CommercialFleet

Environment group claims gas-powered trucks are as harmful as diesel models

Calor calls for Government to develop gas refuelling network

A new study from environmental campaign group Transport & Environment has concluded that gas-powered trucks are no better for the climate than conventional diesel models.

Independent tests, commissioned by Transport & Environment, found that a truck powered by liquified natural gas (LNG) emits 13.4% more greenhouse gases than its diesel counterpart over a 20-year timeframe.

The gas truck’s emissions savings at the tailpipe were negligible, according to the Technical University of Graz, which carried out the testing.

It looked at exhaust CO2, methane and nitrous oxide levels, analysing methane venting and upstream greenhouse gas emissions. The study found that over a 100-year timeframe, when methane is much less potent, the LNG truck emits 7.5% less than the diesel. 

Fedor Unterlohner, freight manager at Transport & Environment, said: “Gas trucks are a dead-end for cutting emissions and will even exacerbate the climate crisis today. Only emissions-free vehicles are capable of decarbonising trucking. It’s time for gas fuelling stations to be dropped from the EU’s infrastructure targets and for governments to stop incentivising the purchase of LNG trucks.”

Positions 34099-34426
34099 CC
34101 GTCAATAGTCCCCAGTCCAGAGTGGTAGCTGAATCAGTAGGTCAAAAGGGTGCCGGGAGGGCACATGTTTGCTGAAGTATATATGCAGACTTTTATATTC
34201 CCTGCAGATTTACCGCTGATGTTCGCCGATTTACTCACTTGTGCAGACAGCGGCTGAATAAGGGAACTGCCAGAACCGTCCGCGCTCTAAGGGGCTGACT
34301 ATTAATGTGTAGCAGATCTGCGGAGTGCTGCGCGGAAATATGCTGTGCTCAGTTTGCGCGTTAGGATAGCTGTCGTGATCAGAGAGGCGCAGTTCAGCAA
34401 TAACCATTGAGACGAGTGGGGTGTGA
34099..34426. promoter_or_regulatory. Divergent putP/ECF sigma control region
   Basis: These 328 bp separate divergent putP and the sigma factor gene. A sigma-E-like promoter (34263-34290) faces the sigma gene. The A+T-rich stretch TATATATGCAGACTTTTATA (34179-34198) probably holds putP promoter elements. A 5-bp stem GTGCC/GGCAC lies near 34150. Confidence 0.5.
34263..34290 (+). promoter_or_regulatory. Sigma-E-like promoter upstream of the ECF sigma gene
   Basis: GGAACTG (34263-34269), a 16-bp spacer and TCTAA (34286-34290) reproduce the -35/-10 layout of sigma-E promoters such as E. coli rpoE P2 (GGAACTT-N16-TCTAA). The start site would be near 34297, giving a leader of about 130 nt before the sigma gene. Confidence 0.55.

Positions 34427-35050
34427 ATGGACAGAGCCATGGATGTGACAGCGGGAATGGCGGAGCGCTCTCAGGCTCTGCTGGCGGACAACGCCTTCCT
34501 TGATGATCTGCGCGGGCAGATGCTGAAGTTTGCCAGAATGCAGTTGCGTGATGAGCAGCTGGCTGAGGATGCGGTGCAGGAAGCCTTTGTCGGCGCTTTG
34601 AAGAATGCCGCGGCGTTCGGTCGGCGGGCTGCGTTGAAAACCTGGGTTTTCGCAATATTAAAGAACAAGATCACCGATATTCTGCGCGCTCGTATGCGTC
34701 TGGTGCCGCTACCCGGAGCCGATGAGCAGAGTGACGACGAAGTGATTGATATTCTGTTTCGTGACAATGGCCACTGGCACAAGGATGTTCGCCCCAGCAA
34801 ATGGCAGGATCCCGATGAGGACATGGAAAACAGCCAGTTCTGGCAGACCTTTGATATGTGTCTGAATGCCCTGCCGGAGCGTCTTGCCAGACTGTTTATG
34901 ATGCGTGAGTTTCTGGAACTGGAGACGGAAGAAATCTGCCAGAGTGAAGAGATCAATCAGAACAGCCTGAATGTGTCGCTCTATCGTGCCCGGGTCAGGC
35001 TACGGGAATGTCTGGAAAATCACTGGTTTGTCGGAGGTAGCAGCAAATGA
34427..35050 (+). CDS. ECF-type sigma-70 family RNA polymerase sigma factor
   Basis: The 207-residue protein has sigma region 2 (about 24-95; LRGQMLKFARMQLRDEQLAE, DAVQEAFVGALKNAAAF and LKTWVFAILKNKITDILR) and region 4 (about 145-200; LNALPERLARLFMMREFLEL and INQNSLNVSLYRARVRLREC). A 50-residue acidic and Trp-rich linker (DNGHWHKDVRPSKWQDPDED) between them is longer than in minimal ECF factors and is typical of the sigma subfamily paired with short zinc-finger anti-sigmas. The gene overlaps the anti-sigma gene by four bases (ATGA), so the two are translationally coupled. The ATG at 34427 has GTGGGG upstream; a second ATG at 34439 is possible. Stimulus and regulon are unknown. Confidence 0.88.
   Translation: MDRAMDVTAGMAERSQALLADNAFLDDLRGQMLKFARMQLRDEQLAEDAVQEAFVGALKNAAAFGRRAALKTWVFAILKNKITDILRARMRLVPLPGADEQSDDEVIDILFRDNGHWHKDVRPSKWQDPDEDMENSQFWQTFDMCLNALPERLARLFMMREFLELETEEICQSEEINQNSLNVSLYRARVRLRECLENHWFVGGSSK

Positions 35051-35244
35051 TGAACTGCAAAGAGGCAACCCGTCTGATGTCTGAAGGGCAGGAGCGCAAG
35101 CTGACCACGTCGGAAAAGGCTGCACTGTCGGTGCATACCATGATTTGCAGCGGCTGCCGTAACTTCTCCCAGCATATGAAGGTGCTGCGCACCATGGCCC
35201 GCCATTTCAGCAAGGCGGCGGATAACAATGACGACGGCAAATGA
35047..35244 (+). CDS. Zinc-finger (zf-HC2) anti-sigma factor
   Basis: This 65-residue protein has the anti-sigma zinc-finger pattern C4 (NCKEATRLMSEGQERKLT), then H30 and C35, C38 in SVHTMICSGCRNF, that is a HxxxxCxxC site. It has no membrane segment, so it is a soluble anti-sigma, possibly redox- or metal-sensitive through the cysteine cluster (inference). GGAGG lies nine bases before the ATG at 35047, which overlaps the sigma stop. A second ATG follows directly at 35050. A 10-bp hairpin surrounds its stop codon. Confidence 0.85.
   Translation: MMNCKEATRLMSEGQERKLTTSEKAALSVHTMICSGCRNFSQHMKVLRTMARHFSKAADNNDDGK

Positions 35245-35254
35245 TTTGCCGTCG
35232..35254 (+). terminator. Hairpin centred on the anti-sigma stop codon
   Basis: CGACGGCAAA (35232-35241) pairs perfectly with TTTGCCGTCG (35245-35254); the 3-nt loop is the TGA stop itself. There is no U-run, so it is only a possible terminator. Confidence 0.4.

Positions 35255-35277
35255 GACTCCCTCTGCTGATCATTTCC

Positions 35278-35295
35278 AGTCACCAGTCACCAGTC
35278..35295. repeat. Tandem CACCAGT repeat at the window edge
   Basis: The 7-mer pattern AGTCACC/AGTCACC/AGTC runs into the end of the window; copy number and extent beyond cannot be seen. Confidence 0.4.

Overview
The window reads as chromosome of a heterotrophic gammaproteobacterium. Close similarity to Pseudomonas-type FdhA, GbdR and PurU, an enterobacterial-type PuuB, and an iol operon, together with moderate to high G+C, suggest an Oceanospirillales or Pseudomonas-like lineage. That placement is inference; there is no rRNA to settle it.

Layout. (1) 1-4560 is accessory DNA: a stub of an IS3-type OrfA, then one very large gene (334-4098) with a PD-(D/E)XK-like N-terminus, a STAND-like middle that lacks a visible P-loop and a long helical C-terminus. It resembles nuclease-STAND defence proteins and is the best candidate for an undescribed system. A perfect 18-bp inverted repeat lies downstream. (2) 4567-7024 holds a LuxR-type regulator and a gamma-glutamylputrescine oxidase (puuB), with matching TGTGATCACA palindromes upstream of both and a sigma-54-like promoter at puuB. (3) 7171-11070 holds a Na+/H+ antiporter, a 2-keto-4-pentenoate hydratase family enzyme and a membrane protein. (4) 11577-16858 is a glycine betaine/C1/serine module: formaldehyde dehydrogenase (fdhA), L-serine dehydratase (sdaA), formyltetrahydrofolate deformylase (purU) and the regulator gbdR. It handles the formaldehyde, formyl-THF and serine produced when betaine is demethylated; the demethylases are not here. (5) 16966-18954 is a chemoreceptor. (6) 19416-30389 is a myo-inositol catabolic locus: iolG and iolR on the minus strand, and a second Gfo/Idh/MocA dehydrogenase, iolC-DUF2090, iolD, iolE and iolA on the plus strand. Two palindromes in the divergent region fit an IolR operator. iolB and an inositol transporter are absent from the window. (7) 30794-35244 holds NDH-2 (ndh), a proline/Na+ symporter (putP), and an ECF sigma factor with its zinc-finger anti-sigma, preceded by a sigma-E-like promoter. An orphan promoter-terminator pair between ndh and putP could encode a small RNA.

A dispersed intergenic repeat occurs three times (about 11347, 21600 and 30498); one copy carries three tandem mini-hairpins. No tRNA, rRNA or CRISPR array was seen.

The LNG truck was also found to be far worse for cancer-causing particle emissions in cities and rural driving. In tests it emitted 37 times more ultrafine particles (PN) than the diesel. And, while the gas truck performed better than the diesel for NOx emissions, it did not deliver the 90% savings that the truckmaker claims.

Gas-powered trucks are favoured by many fleets as a solution to reduce carbon emissions, while the vehicles are also quieter to suit late-night urban deliveries.

The Government believes switching heavy goods vehicles (HGVs) to more environmentally friendly gas fuels, including biomethane, bio-compressed natural gas (CNG), and hydrogen, could cut greenhouse gas emissions by up to 38% by 2030.     


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